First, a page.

NEW YORK, NY - MARCH 09:  Former U.S. President Donald Trump leaves the Trump Tower in Manhattan on March 9, 2021 in New York City.  (Photo by James Devaney/GC Images)
James Devaney/GC Images/Getty Images

It seems Trump's social network is actually happening

Save for an appearance at CPAC where he played the hits, and some very sad press releases sent from "The Office of Donald J. Trump," the former president has been largely absent from the public eye since Joe Biden took over the White House. Rather than any sense of quiet dignity, though, the retreat is likely just the result of Trump being banned from basically every social media platform imaginable for inciting a coup attempt. That might be changing soon: During an appearance on Fox News, Trump adviser Jason Miller said the former president will be returning to the internet with a Trump social network of his own, which is expected to launch in the next two to three months.

Miller, who has basically made an entire career out of being Trump's hype man, claimed that the rumored Trump social network will be "the hottest ticket in social media" and that "it's going to completely redefine the game," though he provided no details as to what the platform would look like or how it would work. Trump has teased the launch of a new social network in the past: During an appearance on the podcast The Truth with Fox News contributor Lisa Boothe (yes, Trump is doing podcasts now), Trump told Boothe, "I'm doing things having to do with putting our own platform out there that you'll be hearing about soon."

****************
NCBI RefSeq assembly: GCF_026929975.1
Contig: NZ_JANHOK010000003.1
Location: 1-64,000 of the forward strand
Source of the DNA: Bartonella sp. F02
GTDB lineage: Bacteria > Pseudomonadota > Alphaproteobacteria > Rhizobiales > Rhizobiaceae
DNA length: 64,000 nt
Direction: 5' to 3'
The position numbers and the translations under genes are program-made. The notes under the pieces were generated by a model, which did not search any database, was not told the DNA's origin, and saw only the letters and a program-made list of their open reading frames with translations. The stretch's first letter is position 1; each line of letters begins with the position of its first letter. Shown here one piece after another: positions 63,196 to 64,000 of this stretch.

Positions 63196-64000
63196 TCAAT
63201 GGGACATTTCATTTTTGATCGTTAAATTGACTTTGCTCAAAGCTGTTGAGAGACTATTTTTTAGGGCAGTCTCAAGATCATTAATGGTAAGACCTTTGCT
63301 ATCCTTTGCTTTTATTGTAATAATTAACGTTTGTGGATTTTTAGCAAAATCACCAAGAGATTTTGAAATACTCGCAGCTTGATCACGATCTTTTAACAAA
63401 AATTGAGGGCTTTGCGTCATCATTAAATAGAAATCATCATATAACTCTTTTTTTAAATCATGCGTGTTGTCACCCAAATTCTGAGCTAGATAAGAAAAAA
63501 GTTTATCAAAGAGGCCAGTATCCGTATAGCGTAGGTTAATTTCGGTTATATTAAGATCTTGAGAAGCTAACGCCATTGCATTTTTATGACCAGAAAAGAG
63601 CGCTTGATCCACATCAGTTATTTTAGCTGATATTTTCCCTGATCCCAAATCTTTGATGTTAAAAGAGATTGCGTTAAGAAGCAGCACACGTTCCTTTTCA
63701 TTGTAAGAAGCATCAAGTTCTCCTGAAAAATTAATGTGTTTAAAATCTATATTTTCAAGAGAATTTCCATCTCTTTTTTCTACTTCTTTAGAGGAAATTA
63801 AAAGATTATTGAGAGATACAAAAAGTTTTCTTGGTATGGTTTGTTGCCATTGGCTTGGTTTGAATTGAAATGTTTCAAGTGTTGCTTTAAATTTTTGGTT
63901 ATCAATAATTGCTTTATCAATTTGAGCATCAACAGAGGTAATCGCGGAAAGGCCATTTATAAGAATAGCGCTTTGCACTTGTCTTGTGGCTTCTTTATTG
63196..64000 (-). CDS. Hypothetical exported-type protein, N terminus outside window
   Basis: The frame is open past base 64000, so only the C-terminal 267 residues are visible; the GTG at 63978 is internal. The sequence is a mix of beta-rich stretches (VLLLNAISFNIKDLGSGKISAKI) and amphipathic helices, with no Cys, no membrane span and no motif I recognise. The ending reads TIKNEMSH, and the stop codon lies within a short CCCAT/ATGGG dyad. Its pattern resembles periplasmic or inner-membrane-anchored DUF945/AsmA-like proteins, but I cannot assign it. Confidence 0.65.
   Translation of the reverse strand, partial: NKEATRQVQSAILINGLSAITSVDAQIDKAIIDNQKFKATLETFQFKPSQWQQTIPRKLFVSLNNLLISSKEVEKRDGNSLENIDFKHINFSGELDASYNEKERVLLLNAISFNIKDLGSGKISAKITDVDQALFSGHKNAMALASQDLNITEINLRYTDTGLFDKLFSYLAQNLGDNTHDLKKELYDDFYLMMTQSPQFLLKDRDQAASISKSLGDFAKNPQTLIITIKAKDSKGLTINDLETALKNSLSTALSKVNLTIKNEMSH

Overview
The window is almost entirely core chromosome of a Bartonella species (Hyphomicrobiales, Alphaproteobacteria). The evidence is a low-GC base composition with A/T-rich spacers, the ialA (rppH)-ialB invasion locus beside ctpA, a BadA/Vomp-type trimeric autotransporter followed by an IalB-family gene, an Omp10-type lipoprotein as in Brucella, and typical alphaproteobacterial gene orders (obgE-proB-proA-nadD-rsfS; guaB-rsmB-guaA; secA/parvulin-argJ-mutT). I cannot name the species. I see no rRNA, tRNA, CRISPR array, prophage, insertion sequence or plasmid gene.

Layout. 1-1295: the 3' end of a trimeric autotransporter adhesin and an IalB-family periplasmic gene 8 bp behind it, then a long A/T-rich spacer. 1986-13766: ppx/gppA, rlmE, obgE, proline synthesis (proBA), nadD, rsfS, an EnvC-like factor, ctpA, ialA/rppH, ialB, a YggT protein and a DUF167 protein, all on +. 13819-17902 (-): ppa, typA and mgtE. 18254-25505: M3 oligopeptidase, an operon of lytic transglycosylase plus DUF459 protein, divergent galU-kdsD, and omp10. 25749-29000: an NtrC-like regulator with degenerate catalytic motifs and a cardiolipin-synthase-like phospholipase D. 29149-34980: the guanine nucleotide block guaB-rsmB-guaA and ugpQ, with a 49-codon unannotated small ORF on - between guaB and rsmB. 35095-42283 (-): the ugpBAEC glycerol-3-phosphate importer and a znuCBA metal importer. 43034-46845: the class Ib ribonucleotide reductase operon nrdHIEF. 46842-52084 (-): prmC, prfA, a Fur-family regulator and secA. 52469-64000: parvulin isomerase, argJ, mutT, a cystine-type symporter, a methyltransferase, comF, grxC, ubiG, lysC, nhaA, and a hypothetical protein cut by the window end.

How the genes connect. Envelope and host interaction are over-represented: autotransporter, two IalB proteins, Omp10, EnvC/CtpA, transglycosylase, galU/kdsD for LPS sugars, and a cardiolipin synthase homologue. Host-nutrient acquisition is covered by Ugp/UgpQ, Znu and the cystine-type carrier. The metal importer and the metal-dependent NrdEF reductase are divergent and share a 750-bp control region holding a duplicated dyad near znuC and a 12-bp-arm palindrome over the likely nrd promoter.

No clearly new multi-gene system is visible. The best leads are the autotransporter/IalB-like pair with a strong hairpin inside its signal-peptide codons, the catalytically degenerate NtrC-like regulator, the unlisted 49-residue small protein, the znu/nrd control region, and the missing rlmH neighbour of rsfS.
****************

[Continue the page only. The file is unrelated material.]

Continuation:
According to Miller, Trump has been having "high-powered meetings" at Mar-a-Lago with companies interested in the venture. Almost certainly, none of those meetings included the CEOs from the big tech firms. Trump has been nearly universally banned by many platforms, ranging from social networks like Facebook and Twitter to e-commerce platform Shopify and payment processors Stripe and PayPal. It's possible he's had conversations with existing right-wing social media sites like Parler, which reportedly offered Trump a 40% stake in the company to post exclusively on its platform, and Gab, which created and held an account for Trump and posts a syndicated feed of content but is not actively used by Trump himself. No details as to who was involved in the meetings has been released, so who knows if Trump has engaged with any of these existing platforms at this point.

The idea of a Trumpian social network has been floating around for years now under the idea that Trump's audience will basically follow him anywhere. Miller went so far as to claim during his Fox News appearance that Trump's platform would draw "tens of millions of people." But it's hard to see that being the case. Trump has a little over 2 million followers on Gab — well short of the nearly 89 million followers he had on Twitter. Parler, the most popular landing site for Trump lovers and QAnon followers who left or were banned from Twitter, boasts about 20 million registered users, but its actual active user base is closer to just two million.

Trump could easily make an existing platform like Gab or Parler his permanent home, as any social network he launches is unlikely to be discernibly different from any other far-right Twitter clone that is barely holding on to relevance and always on the verge of getting booted from the internet for hosting deeply upsetting content.

But simply being on those platforms is probably not enough for Trump, who needs to be the center of attention. The "killer feature" of a Trump social network is Trump himself — that is the only thing that will set it apart. Whether that is enough to pull any Trump network from the fringes of relevancy is yet to be seen. But for the next few months, let's just enjoy the silence.